Home > Literature, Reviews, Television > Reason and Sentiment Contend: Poe’s “The Dupin Tales” and Sherlock’s “A Scandal in Belgravia”

Reason and Sentiment Contend: Poe’s “The Dupin Tales” and Sherlock’s “A Scandal in Belgravia”

How oddly appropriate is the juxtaposition of my finishing Edgar Allen Poe’s The Murders in the Rue Morgue, a compilation of the American literary icon’s three trailblazing detective tales starring the enigmatic C. Auguste Dupin, a day after rewatching the premiere of the second season of BBC’s Sherlock, “A Scandal of Belgravia”. Both the Dupin stories and the smashing modern retelling of the Sherlock Holmes stories they greatly influenced are engaged in the interrogation of the place of the rational being in a culture infused with intrusive sentiment.

The first and most important thing to be said about Poe’s Dupin stories is that, as far as detective stories go, they are manifestly unentertaining, with solutions less ingenious than bizarre and payoffs less delightful than ludicrously anti-climactic (I mean, a runaway orangutan with a straight razor? Seriously?). That is, if there is a solution offered at all, which is not the case in the middle tale, the torn-from-the-headlines The Mystery of Marie Rogêt, whose unsolved status in the real world was respected by the author in his fiction.

Like many an innovator, Poe’s first forays into a hitherto-unknown genre were soon enough surpassed by his imitators, namely his ardent admirer Sir Arthur Conan Doyle and the calculating London detective who became the archetype of the form. Although the respectable Victorian Conan Doyle shied away from the corporeal sensationalism of mutilated bodies and bloody violence that animated Poe’s Dupin stories and other writings beyond, the similarities between the lesser-known Paris ratiocinator and his more famous counterpart from Baker Street are otherwise legion.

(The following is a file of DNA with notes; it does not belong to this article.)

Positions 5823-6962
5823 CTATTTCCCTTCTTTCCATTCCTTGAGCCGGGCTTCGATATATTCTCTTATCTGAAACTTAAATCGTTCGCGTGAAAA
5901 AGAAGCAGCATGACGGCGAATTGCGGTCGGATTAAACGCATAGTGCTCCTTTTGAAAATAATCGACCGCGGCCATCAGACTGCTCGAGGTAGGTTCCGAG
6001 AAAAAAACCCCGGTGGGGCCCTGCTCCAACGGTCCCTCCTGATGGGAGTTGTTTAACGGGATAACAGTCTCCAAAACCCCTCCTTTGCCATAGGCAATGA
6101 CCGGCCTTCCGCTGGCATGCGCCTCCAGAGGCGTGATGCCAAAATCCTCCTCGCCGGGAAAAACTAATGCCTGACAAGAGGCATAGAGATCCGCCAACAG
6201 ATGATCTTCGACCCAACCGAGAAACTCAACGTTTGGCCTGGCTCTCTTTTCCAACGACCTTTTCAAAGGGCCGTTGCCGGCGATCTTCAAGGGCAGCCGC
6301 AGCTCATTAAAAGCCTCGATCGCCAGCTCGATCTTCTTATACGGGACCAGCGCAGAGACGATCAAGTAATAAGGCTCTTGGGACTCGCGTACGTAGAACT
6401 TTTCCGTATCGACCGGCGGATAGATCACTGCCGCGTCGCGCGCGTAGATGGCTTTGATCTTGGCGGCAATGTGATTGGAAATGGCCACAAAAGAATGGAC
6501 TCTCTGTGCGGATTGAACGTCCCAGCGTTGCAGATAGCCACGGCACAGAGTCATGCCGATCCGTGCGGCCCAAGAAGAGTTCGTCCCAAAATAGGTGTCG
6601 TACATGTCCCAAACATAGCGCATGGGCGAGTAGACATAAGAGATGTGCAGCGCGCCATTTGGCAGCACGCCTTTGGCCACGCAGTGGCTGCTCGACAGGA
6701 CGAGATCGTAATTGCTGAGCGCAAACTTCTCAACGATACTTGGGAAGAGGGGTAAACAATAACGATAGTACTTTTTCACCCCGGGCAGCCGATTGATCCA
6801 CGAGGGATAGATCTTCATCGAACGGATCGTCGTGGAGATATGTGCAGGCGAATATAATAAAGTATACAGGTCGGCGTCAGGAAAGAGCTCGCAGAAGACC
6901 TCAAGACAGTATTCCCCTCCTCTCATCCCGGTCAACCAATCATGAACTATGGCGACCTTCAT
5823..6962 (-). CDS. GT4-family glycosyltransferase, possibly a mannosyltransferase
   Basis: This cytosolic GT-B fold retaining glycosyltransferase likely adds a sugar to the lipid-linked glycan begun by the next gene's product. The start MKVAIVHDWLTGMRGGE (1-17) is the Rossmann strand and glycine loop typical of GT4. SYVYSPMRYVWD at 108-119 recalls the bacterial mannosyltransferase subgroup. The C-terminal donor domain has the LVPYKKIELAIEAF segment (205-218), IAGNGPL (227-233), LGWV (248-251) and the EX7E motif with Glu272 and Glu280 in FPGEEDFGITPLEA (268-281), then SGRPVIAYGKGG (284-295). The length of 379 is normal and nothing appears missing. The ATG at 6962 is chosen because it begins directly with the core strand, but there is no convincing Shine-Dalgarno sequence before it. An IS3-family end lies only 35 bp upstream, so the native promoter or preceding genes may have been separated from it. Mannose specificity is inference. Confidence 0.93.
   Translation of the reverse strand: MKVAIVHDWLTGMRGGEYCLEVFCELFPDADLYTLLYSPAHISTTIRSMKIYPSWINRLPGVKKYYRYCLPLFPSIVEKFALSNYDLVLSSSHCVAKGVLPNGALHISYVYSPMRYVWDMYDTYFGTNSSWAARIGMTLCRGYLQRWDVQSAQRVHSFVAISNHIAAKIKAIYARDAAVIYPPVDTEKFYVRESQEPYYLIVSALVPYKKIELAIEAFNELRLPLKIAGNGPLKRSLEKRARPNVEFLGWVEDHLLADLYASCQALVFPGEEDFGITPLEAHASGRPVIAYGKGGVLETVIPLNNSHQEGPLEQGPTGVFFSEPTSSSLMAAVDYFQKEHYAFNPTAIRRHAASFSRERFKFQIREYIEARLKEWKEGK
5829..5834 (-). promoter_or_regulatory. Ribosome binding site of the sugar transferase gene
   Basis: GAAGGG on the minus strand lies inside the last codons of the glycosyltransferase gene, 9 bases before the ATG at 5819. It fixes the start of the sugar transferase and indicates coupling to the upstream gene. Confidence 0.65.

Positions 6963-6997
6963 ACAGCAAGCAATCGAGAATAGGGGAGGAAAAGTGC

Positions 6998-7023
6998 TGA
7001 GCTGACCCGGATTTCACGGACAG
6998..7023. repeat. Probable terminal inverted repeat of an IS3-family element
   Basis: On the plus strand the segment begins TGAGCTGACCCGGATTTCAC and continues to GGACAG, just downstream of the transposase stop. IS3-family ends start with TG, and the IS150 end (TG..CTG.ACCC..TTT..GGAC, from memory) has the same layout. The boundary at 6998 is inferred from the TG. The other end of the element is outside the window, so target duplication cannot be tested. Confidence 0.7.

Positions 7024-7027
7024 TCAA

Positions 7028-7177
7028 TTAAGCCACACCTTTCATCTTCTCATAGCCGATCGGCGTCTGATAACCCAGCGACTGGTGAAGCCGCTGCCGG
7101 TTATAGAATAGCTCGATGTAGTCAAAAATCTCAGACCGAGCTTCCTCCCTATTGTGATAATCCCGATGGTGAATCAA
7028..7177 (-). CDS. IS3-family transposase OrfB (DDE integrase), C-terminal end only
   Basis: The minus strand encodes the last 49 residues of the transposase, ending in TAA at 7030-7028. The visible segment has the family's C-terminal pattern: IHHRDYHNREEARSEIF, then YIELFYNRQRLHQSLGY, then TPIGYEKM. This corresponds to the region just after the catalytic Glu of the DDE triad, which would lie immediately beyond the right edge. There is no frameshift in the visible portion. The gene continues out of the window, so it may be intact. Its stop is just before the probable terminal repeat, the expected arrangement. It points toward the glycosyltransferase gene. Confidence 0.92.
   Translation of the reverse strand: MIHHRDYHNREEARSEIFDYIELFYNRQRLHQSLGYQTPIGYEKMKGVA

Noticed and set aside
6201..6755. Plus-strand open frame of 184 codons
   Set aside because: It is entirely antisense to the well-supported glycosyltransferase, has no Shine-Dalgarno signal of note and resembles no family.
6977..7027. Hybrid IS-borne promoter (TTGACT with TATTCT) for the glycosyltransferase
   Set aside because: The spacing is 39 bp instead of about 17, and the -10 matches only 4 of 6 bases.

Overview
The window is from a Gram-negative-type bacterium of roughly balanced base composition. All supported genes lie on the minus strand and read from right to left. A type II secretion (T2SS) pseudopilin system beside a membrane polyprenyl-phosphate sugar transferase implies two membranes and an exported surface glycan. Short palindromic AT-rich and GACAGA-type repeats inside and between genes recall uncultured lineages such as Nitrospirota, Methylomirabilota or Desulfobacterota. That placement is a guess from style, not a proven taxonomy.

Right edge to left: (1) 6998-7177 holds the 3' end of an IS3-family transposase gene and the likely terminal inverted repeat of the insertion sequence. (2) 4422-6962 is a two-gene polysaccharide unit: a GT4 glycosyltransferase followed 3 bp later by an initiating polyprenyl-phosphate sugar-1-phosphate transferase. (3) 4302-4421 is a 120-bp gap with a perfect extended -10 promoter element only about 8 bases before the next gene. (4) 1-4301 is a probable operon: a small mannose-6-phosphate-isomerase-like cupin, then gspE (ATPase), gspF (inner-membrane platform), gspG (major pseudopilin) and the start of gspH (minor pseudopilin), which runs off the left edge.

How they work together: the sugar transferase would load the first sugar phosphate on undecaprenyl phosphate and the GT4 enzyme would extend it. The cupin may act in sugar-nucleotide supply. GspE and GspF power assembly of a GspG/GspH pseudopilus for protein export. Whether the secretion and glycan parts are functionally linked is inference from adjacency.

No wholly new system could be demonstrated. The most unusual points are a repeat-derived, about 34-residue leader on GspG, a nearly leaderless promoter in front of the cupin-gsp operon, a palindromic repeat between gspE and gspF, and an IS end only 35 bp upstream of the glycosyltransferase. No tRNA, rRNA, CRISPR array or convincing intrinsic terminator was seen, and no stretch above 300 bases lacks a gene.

Dupin and Holmes are both solitary intellectual eccentrics, whiling away their time in study and occasional idleness in the company of their stalwart, less mentally spry narrator chum. Only a juicy, confounding criminal mystery can rouse them from their state of semi-permanent reverie, affording an opportunity to crack locked-room conundrums, locate missing documents of great importance, and reason their way to the identities of the perpetrators of shocking murders. Clever criminals are eventually overcome by rational effort, and police inspectors are shown to the clownishly inept. Both detectives also have a theatrical flair for the revelation of their genius interpolating.

There are differences as well, though these mostly do not reflect well on Poe and on Dupin. Sherlock Holmes is a sort of bohemian ascetic detective, eschewing pecuniary rewards and resisting anything resembling emotional involvement in the outcomes of his cases; he is a pure instrument of moral justice, and his moral sense can even discard justice when desired. In the final Dupin story, “The Purloined Letter” (which suggests major elements of no less than three Holmes adventures: “The Naval Treaty”, “The Adventure of the Bruce-Partington Plans”, and “A Scandal in Bohemia”), Dupin proves disappointing unmonkish in his devotion to the pure exercise of the mind, extracting a sizable chunk of the reward for the missing letter from the Police Prefect’s chequebook and undertaking the task of retrieving it in the first place to settle an old score with the pompous Minister who has taken it.

Dupin thus betrays more human and more sentimental qualities than the essentially masochistic Holmes, the pure vessel of detection, although the structure of Poe’s stories focuses on the straight mental exercise of what he called “ratiocination” with less of the populist action and dynamism displayed by Doyle’s Holmes canon. More than anything, though, Poe’s Dupin as a rational figure is redolent of the considered intellectual pace of the 19th Century, while with Sherlock Holmes, Conan Doyle is sketching the outline of the furious and cynical motion of the 20th.